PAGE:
When most people think of Colorado, they think of mountains, mountains, and more mountains. And to some extent, this is accurate. But a lot of people don’t realize that Colorado also has deserts, plains, and lots of sunshine. So, if you’re interested in the Rocky Mountain state, these are 25 fun facts about Colorado you might not know!
Colorado is the only state that lies entirely above 1,000 meters
At 4,401.2 meters (14,440 feet), Mount Elbert is the highest point in the Rocky Mountains
Roughly 70% of the population lives right up against the Front Range of the Rockies where the mountains run into the Great Plains. This is also where Denver, the capital and biggest city, is located.
Great Sand Dunes National Park in southern Colorado has the largest sand dunes in North America.
The 30 highest major summits of the Rocky Mountains all lie within Colorado
Because the state is relatively far south compared to other famous mountain ranges (like the Alps), the tree line is a lot higher. In southern Colorado you will find trees up to 3,700 meters (12,000 feet) and in northern Colorado the tree line is at roughly 3,200 meters (10,500 feet).
Due to rapid changes in elevation, Colorado covers a wide variety of climates in a relatively compact area. From desert valleys all the way up alpine tundras, the weather is strongly affected by the mountainous topography.
Colorado is the only state to have turned down the Olympics. In 1976, residents voted against hosting the Winter Olympics due to the cost and pollution that would result.
The highest paved road in North America is the road to the summit of Mount Evans at 4,346 meters (14,258 feet)
The name Colorado is derived from Spanish and means “colored red”, which refers to the silt carried by the Colorado River out of the mountains.
The 13th step of the state capitol building (in Denver) is exactly 1 mile above sea level.
Leadville is the highest incorporated city in the US at 3180 meters (10,430 feet)
Katherine Lee Bates was inspired to write the song “America the Beautiful” after seeing the view from Pikes Peak.
The San Juan Mountains in the southwestern portion of the state are some of the most rugged in the continental US (along with the Northern Cascades in Washington).
Colorado contains 75% of the land area in the continental United States that rises above 10,000 feet (3,048 meters)
Peaks that rise above 14,000 feet (4,267 meters) are referred to as fourteeners by locals. Colorado has 52 of them.
Royal Gorge Bridge is one of the highest suspension bridges in the world at 291 meters (955 feet).
Known as the Four Corners, the southwest edge of Colorado is the only point in the US where 4 states meet.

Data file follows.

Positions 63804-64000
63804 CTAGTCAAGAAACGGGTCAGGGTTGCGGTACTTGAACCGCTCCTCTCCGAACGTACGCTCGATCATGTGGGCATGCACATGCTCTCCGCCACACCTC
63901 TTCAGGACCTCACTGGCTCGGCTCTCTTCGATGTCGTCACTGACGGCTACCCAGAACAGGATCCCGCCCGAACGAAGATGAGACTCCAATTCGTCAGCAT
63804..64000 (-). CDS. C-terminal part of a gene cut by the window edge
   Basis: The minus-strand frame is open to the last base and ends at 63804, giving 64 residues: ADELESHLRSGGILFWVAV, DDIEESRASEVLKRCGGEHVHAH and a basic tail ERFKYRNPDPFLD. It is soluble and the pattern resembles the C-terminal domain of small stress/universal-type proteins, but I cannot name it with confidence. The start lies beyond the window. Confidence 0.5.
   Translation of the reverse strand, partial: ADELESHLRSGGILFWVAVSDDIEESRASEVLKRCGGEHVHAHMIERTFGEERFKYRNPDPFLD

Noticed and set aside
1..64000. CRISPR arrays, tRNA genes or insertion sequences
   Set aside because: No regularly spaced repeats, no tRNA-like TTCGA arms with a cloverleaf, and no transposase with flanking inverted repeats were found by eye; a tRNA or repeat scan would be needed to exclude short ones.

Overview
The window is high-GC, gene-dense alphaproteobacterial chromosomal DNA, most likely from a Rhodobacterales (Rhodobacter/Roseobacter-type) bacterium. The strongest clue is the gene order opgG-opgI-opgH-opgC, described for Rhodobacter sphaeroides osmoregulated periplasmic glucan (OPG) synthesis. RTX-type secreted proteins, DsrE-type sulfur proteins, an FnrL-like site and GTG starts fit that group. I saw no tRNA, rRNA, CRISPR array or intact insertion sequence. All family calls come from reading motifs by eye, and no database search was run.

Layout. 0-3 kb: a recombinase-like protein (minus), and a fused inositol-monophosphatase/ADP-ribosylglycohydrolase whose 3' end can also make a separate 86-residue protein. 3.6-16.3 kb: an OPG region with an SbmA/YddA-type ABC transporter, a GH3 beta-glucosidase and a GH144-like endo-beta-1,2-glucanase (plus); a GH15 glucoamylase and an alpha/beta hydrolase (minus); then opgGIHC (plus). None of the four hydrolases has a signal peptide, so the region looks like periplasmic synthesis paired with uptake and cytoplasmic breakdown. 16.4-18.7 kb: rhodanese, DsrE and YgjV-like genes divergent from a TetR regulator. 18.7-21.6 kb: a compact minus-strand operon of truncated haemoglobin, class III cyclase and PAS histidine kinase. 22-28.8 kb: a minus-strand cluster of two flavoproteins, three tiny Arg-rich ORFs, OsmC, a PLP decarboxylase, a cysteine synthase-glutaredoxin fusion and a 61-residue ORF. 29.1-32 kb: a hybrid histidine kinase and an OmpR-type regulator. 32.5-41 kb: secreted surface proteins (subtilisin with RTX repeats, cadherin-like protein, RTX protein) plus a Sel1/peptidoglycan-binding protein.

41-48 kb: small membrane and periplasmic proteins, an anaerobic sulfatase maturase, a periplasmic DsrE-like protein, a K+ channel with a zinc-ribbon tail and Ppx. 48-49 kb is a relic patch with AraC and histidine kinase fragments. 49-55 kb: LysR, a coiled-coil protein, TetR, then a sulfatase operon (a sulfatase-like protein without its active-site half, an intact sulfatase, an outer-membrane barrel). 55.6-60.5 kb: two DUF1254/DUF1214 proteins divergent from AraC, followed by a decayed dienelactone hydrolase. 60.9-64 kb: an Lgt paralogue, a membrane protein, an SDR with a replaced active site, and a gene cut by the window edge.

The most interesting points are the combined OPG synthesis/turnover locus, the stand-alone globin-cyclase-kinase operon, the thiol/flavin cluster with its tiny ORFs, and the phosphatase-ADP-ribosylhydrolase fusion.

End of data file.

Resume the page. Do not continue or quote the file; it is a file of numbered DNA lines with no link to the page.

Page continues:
Colorado is nicknamed the Centennial State because it entered statehood on the 100th anniversary of US independence.
The lowest point in Colorado is at 1,011 meters (3,317 feet). This is higher than the highest points in 18 states.
Pikes Peak Cog Railway is one of the highest cog railways in the world.
Grand Mesa, in the eastern portion of the state, is the largest flat-topped mountain in the world at about 1,300 km2 (500 square miles)
Colorado has some of the best terrain for snowmobiling in the country and a lot of the most popular areas get more than 35 feet (11 meters) of snow per year.
Due to its high elevation, Colorado is home to some of the world’s most popular ski resorts. Also, the snow season can easily run for nearly the entire year.
In spite of being incredibly mountainous, Colorado boasts an average of 300 sunny days per year, a point of pride among natives.
Image Credits: 1. Public Domain, 2. Zach Dischner via Flickr CC BY 2.0, 3. Mike Riela via Flickr CC BY 2.0, 4. Skez on en.wikipedia via commons.wikipedia,org CC BY-SA 2.0 , 5. Donald Branum via flickr CC BY-SA 2.0, 6. robert thigpen via flickr CC BY-SA 2.0, 7. Larry Lamsa via Flickr CC BY 2.0, 8. Staplegunther at English Wikipedia via commons.wikimedia.org CC BY 3.0, 9. Bkthomson via commons.wikimedia.org CC BY-SA 3.0, 10-11. Public Domain, 12. Sandy Horvath-Dori via flickr CC BY 2.0, 13-14. Public Domain, 15. Knapp.keith via commons.wikimedia.org CC BY-SA 3.0, 16, Public Domain, 17. Jirka Matousek via Flickr CC BY 2.0, 18-21. Public Domain, 22. Great Sand Dunes National Park via Flickr CC BY 2.0, 23. Sheila Sund via Flickr CC BY 2.0, 24. Hogs555 via commons.wikimedia.org CC BY-SA 4.0, 25. Dhaval Shreyas via flickr CC BY-SA 2.0.